UMF Student Starts South Sudan School Lunch Program

Posted: September 23, 2011 by PaanLuel Wël Media Ltd. in Junub Sudan

09/23/2011 Reported By: Tom Porter
Aruna Kenyi in the MPBN Portland Studio Like many university students, University of Maine at Farmington Senior Aruna Kenyi went home over the summer to see his family. Unlike most students, though, Kenyi’s journey took him half way around the world to his native Sudan – or to be more precise to what used to be Sudan and is now the newly independent Republic of South Sudan. It was 22-year old’s first trip home in 16 years, where he is on a personal crusade to set up a school lunch program in his home town.
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South Sudan School Lunch Program Listen

Duration:
4:33

School Children in Kansuk, South Sudan

When Aruna Kenyi visited his birthplace of Kansuk in South Sudan this summer, the memories came flooding back: memories of how, as a five-year-old boy, he, along with his three brothers got separated from their parents when civil war broke out and the militia came to his village.

Happily his parents also survived the civil war, but it was to be more than 16 years before he was to them again. As one of Sudan’s so-called "Lost Boys," Kenyi, along with his brothers, wandered from village to village fleeing war and famine.

"When the civil war started in southern Sudan and hit my village, we kind of moved out of the village and travelled to different villages in southern Sudan, and we ended up in a camp in Uganda," Kenyi said. "That’s where we filled the applications for coming to the US. And in November 2003, we finally were moved to the US. The first state that we lived in was Virginia, and after that we moved to Maine because we knew some people that used to live in the camp with, that lives in Maine so we decided to move here."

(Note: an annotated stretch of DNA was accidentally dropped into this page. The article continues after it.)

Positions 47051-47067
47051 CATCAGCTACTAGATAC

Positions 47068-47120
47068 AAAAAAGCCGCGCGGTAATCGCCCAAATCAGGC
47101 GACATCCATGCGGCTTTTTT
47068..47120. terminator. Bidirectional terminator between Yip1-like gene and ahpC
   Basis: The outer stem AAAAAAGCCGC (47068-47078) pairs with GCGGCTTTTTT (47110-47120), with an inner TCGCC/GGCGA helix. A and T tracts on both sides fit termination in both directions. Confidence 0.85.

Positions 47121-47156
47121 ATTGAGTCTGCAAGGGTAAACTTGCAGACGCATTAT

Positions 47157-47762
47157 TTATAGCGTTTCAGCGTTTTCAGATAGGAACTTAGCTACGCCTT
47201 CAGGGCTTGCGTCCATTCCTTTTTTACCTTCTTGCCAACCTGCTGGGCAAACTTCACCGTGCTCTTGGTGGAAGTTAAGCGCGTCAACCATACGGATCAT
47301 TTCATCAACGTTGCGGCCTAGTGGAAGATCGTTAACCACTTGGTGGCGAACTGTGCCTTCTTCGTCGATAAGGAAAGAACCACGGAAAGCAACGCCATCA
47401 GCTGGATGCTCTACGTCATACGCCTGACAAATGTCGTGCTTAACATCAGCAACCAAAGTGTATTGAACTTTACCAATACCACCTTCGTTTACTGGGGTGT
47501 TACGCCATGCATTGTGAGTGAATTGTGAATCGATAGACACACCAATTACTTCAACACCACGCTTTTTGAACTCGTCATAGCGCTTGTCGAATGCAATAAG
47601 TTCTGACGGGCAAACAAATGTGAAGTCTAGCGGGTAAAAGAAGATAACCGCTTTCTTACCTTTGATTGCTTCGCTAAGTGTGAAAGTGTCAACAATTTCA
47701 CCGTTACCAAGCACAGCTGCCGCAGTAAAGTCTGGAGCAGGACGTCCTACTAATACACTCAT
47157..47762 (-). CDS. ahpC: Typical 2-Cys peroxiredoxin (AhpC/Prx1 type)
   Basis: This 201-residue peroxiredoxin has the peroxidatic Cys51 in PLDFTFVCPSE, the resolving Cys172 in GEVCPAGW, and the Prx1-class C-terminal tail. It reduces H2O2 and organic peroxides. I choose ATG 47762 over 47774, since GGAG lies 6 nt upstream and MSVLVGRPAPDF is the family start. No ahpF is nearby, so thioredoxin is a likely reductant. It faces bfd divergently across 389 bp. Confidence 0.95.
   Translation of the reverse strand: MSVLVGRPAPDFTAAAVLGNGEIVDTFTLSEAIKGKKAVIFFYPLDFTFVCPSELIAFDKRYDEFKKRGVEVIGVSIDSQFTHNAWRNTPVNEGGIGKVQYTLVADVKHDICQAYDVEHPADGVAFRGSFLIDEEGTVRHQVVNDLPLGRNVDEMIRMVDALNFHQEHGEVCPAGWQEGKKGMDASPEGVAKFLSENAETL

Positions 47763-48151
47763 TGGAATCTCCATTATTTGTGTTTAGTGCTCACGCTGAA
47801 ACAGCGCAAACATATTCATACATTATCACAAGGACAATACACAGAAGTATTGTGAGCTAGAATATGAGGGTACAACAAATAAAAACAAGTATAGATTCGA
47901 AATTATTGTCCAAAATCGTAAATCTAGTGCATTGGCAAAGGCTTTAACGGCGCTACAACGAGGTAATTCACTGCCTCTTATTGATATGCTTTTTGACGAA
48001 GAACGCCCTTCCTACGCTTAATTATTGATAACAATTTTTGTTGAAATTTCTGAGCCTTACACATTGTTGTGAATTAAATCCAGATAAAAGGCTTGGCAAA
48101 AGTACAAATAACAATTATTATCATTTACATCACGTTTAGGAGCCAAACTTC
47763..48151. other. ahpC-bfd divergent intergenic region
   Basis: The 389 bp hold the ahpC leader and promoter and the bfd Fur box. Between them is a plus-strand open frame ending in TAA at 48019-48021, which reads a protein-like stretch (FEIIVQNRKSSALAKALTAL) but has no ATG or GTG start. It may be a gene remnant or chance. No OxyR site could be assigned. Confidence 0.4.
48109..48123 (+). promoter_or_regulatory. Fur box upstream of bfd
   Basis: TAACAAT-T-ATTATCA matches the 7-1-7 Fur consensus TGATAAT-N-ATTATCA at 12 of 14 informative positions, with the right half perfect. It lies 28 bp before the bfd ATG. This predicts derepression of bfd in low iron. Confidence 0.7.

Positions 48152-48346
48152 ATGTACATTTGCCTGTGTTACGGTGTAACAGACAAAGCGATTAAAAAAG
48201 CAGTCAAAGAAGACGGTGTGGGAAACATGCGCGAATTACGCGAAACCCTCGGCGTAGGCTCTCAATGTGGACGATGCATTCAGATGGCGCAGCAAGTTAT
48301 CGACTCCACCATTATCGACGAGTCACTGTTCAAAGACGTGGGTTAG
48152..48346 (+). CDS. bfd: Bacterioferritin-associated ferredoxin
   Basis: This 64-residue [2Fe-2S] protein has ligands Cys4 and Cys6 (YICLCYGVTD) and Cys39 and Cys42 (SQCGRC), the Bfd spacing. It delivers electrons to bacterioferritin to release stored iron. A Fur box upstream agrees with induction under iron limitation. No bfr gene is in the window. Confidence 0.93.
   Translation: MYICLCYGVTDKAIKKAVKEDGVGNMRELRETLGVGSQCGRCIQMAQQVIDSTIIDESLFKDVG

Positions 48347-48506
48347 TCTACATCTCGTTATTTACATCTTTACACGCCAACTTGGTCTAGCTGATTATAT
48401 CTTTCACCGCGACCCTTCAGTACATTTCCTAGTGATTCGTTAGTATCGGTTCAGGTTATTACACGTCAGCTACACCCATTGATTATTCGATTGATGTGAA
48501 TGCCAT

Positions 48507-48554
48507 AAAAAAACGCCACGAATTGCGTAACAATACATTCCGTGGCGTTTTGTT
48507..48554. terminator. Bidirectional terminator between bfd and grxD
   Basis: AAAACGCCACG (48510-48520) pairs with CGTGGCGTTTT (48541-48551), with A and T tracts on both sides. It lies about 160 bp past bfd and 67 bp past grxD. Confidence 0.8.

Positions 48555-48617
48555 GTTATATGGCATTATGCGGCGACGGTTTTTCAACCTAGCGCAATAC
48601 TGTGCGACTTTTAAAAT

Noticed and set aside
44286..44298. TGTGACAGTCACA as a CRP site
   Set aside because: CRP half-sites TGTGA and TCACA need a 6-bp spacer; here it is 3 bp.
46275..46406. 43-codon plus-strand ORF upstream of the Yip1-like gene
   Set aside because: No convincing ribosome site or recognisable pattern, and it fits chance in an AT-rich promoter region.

After graduating from Portland High, he went to University of Maine at Farmington, where he majors in Community Health Education. But Kenyi has never lost the connection he feels to his homeland. He voted in elections for South Sudanese independence earlier this year. And as part of his studies, Kenyi resolved to travel home and work on setting up a high school lunch program in Kansuk.

"I really feel the need that if children are fed they are more likely to learn better, and perform better in school," said Kenyi. "It also improves their health. So I went there with the thought of wanting to start a school lunch program, but it didn’t turn out the way I wanted it to be. I didn’t have enough funding to start the program."

Kenyi set an ambitious goal of raising $90,000. That’s the cost of providing a daily meal for all 500 kids at the local high school for one year. With the $2,600 he did raise, Kenyi bought water containers so the students have access to clean drinking water, and he set up a sponsorship program so that the unpaid volunteer teachers at the village kindergarten can get actually get paid. During his trip, Kenyi discovered that the children needed a lot more than school lunches:

"We they have so much need at this school. Needs such as library – they don’t have textbooks at this school," he said. "There are about one textbook for one class, and they don’t even have enough chairs and tables for students. Some students sit on the floor at this school."

There’s also a critical shortage of teachers, with average class sizes of about 100. But Kenyi’s number one concern remains the school nutrition program. He said there are currently no school lunches provided which means many kids have nothing to eat all day.

Aruna Kenyi: "So they go from eight to four, and once they get home they get to eat something if there is food at home. But at school there is no food."

Tom Porter: "No food at all."

AK: "No food. So the students sometimes at lunchbreak they get an hour for lunch. For most students, the distance from school to home is about two hours."

TP: "So they can’t go home for lunch, they have an hour free where they have just be hungry."

AK: "Right, and a lot of them just decide to go home and not back to school."

Aruna Kenyi said he’s determined to push ahead with more fund-raising to meet the goal of setting up a school lunch program in Kansuk. Beyond that, he hopes this will provide a model for other districts in South Sudan to do the same. One day, Kenyi plans to return to his country to work as a teacher.

The Sudanese School Lunch Program on facebook

To donate, visit this website and write "Kenyi" in the designation box

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